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Department of Biomedical Engineering, The Johns Hopkins University, Baltimore, MD 21205, USA.Journal of Molecular and Cellular Cardiology (Impact Factor: 4.66). 07/2012; 53(1):15-23. DOI: 10.1016/j.yjmcc.2012.01.023
In this study, we characterized the electrophysiological benefits of engrafting human embryonic stem cell-derived cardiomyocytes (hESC-CMs) in a model of arrhythmogenic cardiac tissue. Using transforming growth factor-β treated monolayers of neonatal rat ventricular cells (NRVCs), which retain several key aspects of the healing infarct such as an excess of contractile myofibroblasts and slowed, heterogeneous conduction, we assessed the ability of hESC-CMs to improve conduction and prevent arrhythmias. Cells from beating embryoid bodies (hESC-CMs) can form functional monolayers which beat spontaneously and can be electrically stimulated, with mean action potential duration of 275 ± 36 ms and conduction velocity (CV) of 10.6 ± 4.2 cm/s (n = 3). These cells, or cells from non-beating embryoid bodies (hEBCs) were added to anisotropic, NRVC monolayers. Immunostaining demonstrated hESC-CM survival and engraftment, and dye transfer assays confirmed functional coupling between hESC-CMs and NRVCs. Conduction velocities significantly increased in anisotropic NRVC monolayers after engraftment of hESC-CMs (13.4 ± 0.9 cm/s, n = 35 vs. 30.1 ± 3.2 cm/s, n = 20 in the longitudinal direction and 4.3 ± 0.3 cm/s vs. 9.3 ± 0.9 cm/s in the transverse direction), but decreased to even lower values after engraftment of non-cardiac hEBCs (to 10.6 ± 1.3 cm/s and 3.1 ± 0.5 cm/s, n = 11, respectively). Furthermore, reentrant wave vulnerability in NRVC monolayers decreased by 20% after engraftment of hESC-CMs, but did not change with engraftment of hEBCs. Finally, the culture of hESC-CMs in transwell inserts, which prevents juxtacrine interactions, or engraftment with connexin43-silenced hESC-CMs provided no functional improvement to NRVC monolayers. These results demonstrate that hESC-CMs can reverse the slowing of conduction velocity, reduce the incidence of reentry, and augment impaired electrical propagation via gap junction coupling to host cardiomyocytes in this arrhythmogenic in vitro model.
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ABSTRACT: Human embryonic stem cells have emerged as the prototypical source from which cardiomyocytes can be derived for use in drug discovery and cell therapy. However, such applications require that these cardiomyocytes (hESC-CMs) faithfully recapitulate the physiology of adult cells, especially in relation to their electrophysiological and contractile function. We review what is known about the electrophysiology of hESC-CMs in terms of beating rate, action potential characteristics, ionic currents, and cellular coupling as well as their contractility in terms of calcium cycling and contraction. We also discuss the heterogeneity in cellular phenotypes that arises from variability in cardiac differentiation, maturation, and culture conditions, and summarize present strategies that have been implemented to reduce this heterogeneity. Finally, we present original electrophysiological data from optical maps of hESC-CM clusters.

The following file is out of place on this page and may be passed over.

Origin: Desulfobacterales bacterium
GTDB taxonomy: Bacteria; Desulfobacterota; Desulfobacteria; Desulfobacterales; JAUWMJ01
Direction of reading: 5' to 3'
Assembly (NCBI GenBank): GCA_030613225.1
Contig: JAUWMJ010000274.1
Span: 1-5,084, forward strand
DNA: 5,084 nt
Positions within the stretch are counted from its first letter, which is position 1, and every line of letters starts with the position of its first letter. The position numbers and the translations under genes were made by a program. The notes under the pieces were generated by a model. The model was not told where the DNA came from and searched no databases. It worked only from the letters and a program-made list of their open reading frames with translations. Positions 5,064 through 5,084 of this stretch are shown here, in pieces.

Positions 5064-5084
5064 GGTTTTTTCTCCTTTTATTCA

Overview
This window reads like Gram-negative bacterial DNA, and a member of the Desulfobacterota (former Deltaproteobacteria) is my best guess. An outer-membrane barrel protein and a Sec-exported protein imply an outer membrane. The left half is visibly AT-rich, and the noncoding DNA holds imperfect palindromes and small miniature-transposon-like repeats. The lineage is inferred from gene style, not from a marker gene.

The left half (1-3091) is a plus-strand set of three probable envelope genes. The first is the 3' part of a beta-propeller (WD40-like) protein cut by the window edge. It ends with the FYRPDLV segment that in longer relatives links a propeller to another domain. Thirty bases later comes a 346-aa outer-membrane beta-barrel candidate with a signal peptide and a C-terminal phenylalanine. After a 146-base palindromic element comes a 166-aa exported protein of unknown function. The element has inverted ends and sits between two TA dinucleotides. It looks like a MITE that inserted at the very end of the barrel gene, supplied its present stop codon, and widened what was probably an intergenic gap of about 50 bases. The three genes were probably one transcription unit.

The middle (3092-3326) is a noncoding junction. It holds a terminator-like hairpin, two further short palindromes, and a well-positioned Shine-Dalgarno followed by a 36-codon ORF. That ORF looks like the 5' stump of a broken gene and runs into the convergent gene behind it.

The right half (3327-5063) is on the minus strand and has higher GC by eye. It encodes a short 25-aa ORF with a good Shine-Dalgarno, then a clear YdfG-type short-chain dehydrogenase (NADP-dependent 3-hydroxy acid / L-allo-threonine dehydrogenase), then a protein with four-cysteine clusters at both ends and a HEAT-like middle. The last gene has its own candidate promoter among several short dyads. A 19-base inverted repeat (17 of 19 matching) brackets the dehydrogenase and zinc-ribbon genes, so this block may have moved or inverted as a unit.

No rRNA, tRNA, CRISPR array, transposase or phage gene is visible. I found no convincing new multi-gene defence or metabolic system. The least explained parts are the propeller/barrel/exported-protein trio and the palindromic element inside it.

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ABSTRACT: Heart failure (HF) is the leading cause of death in developed countries. Regenerative medicine has the potential to drastically improve treatment for advanced HF. Stem cell-based medicine has received attention as a promising candidate therapy over the past decade; however, it has not yet realized this potential in terms of reliability. The cell sheet is an innovative technology for constructing aligned graft cells, and several cell sources have been investigated for making a feasible cell sheet. The most representative thus far is skeletal myoblast, although such cells raise the issue of arrhythmogenicity. Regenerative cardiomyocytes (CMs) derived from pluripotent stem cells (PSCs), such as embryonic stem cells or induced PSCs, are the most promising, because a myocardial cell sheet (MCS) constructed with regenerative CMs can potentially enable contraction recovery and electromechanical coupling with host CMs. The functional outcomes of experimental MCS are reduction of ventricular wall stress and paracrine effects rather than contraction recovery. Several technical obstacles still hamper the clinical application of MCSs, with graft survival the most pivotal issue. Ischemia, apoptosis, inflammation, and immune response can all cause graft cell death, and a stable blood supply to the MCS is critical for successful engraftment. Ventricular tachycardia must also be considered in any myocardial cell therapy, and multiple layering of MCS (>3 layers) is necessary to reconstruct human myocardium. Innervation is also a potential issue. The future application of myocardial cell therapy with MCS for advanced HF depends on resolving these difficulties.